405.: ricardo to malthus1[Reply to 404.—Answered by 408] - David Ricardo, The Works and Correspondence of David Ricardo, Vol. 8 Letters 1819-June 1821 
The Works and Correspondence of David Ricardo, ed. Piero Sraffa with the Collaboration of M.H. Dobb (Indianapolis: Liberty Fund, 2005). Vol. 8 Letters 1819-1821.
About Liberty Fund:
Liberty Fund, Inc. is a private, educational foundation established to encourage the study of the ideal of a society of free and responsible individuals.
First published by Cambridge University Press in 1951. Copyright 1951, 1952, 1955, 1973 by the Royal Economic Society. This edition of The Works and Correspondence of David Ricardo is published by Liberty Fund, Inc., under license from the Royal Economic Society.
Fair use statement:
This material is put online to further the educational goals of Liberty Fund, Inc. Unless otherwise stated in the Copyright Information section above, this material may be used freely for educational and academic purposes. It may not be used in any way for profit.
ricardo to malthus
[Reply to 404.—Answered by 408]
[Gatcomb Park, 29 Nov. 1820]
My Dear Malthus
As Miss Sims told you Mrs. Ricardo has been very unwell with a bilious complaint, to which she is every now and then liable. This last attack was a very severe one, but she is now only suffering from the weakness and debility which it has occasioned.
I am very glad to hear of your intention of paying me a visit here—I hope it will be for a longer time than you mention. I am desired by Mrs. Ricardo to say that it would give her great pleasure to see Mrs. Malthus, and your three children:—she can accommodate them all with the greatest facility, and therefore unless really inconvenient to Mrs. Malthus to quit home, we hope she will accompany you to Gatcomb. There is a coach which leaves London 3 times a week at 5 oClock in the evening; on monday, wednesday and friday This coach goes to Minchinhampton, one mile from our house; it carries 4 inside, travels at a very good pace, and sets off from The Angel Inn St. Martin’s-le-Grand. There is also a morning coach which goes from Gerard’s Hall, Basing Lane Cheapside, 3 times a week, in the morning, at a quarter before 6. I believe this coach goes on Tuesday, thursday and saturday—it is a Stroud Coach, and does not come nearer to our house than within 4 miles, on the Cirencester Road. If you prefer this coach we will send for you to the place where the roads diverge. This is of course in case Mrs. Malthus does not accompany you. Now as for the time of coming, that I leave entirely to you. The sooner the more agreeable to me.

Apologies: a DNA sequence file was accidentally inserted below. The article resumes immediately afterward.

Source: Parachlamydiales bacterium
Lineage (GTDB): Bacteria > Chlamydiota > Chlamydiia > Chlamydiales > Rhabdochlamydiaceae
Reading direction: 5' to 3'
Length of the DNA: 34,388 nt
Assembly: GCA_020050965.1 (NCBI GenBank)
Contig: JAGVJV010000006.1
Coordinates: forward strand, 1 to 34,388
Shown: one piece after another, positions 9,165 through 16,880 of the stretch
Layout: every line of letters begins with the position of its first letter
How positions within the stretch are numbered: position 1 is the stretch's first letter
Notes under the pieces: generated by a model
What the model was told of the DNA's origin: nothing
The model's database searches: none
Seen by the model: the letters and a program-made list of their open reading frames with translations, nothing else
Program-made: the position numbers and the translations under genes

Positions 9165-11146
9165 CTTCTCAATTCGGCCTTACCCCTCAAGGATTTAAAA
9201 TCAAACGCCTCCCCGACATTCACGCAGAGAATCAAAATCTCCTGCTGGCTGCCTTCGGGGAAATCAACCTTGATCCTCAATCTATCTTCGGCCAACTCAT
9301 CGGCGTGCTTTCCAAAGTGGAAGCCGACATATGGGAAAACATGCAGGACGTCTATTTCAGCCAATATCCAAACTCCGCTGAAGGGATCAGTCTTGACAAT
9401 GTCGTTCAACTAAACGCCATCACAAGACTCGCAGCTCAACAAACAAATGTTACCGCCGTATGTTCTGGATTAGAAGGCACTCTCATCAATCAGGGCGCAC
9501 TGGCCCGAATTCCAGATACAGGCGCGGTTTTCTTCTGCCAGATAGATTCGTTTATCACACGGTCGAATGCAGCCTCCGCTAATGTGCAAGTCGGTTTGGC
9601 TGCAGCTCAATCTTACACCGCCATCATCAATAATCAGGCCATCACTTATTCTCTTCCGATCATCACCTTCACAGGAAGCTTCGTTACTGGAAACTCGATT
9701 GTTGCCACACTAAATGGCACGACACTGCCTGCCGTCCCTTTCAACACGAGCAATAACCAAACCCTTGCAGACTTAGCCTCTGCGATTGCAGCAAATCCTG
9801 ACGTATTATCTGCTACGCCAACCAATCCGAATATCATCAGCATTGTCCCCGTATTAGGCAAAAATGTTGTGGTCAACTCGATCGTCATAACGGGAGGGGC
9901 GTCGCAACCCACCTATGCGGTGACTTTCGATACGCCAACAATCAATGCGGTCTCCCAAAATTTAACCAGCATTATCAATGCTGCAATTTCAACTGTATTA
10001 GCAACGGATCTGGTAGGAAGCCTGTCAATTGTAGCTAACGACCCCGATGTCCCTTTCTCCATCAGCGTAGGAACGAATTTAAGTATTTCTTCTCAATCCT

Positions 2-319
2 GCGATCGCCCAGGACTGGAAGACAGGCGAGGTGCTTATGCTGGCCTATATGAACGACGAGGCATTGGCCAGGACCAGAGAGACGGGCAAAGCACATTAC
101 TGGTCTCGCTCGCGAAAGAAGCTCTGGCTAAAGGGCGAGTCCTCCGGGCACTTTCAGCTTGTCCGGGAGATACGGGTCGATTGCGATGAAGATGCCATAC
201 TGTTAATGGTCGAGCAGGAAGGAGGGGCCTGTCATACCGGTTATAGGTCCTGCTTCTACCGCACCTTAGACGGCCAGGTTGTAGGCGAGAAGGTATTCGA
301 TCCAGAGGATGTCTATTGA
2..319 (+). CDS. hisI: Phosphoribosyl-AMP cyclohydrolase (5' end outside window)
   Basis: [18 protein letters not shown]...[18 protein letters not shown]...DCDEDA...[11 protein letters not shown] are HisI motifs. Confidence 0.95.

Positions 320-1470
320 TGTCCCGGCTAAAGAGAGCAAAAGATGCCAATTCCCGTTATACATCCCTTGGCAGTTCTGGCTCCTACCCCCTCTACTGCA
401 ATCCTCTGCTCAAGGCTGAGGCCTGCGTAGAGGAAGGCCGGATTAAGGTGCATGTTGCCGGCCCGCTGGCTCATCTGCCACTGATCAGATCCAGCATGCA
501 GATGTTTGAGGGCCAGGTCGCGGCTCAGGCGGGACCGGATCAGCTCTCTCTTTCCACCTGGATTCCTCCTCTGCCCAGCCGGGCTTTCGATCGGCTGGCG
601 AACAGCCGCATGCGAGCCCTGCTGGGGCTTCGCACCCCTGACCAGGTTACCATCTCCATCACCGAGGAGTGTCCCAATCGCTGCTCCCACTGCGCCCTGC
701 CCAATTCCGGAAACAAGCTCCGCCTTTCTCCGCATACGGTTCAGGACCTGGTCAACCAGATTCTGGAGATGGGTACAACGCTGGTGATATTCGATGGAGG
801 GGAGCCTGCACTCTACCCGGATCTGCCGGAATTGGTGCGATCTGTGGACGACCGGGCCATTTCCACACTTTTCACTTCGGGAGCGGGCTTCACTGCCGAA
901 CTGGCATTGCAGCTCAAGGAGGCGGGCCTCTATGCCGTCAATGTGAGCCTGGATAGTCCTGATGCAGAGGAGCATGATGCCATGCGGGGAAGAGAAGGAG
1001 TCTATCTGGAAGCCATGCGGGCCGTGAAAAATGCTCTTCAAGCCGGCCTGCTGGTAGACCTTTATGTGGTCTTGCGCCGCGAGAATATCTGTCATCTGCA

It is true the case in my book is stated to be temporary and in my opinion it can only be temporary, because it cannot exist when the population has increased with the demand for people. When we meet we must agree upon the meaning to be attached to “a neat surplus from the land”—it may mean the whole material produce after deducting from it what is absolutely necessary to feed the men who obtained it, or it may mean the value of the produce which falls to the share of the capitalist, or to the share of the capitalist and landlord together. If the first be neat surplus it is equally so whether given to labourers, capitalists or landlords. If the second it may fall short of giving as great a value to the capitalist as he expended in obtaining it, and therefore for him there would be no neat produce. This term neat produce is used ambiguously in your book and is made the ground of an observation on something [which I] said about neat and gross produce. The observation is j[ust] or not just, according to the meaning attached to the term neat produce; but more of this when we meet.
Knowing as I do how much we are influenced by taking a particular view of a subject, and how difficult it is to destroy a train of ideas which have long followed each other in the mind, I will not say I am right about the effects of unproductive demand, and therefore it is possible that five years hence I may think as you do on the subject, but at present I do not see the least probability of such a change for every renewed consideration of the question confirms me in the opinion which I have long held.
Ever Truly Yrs.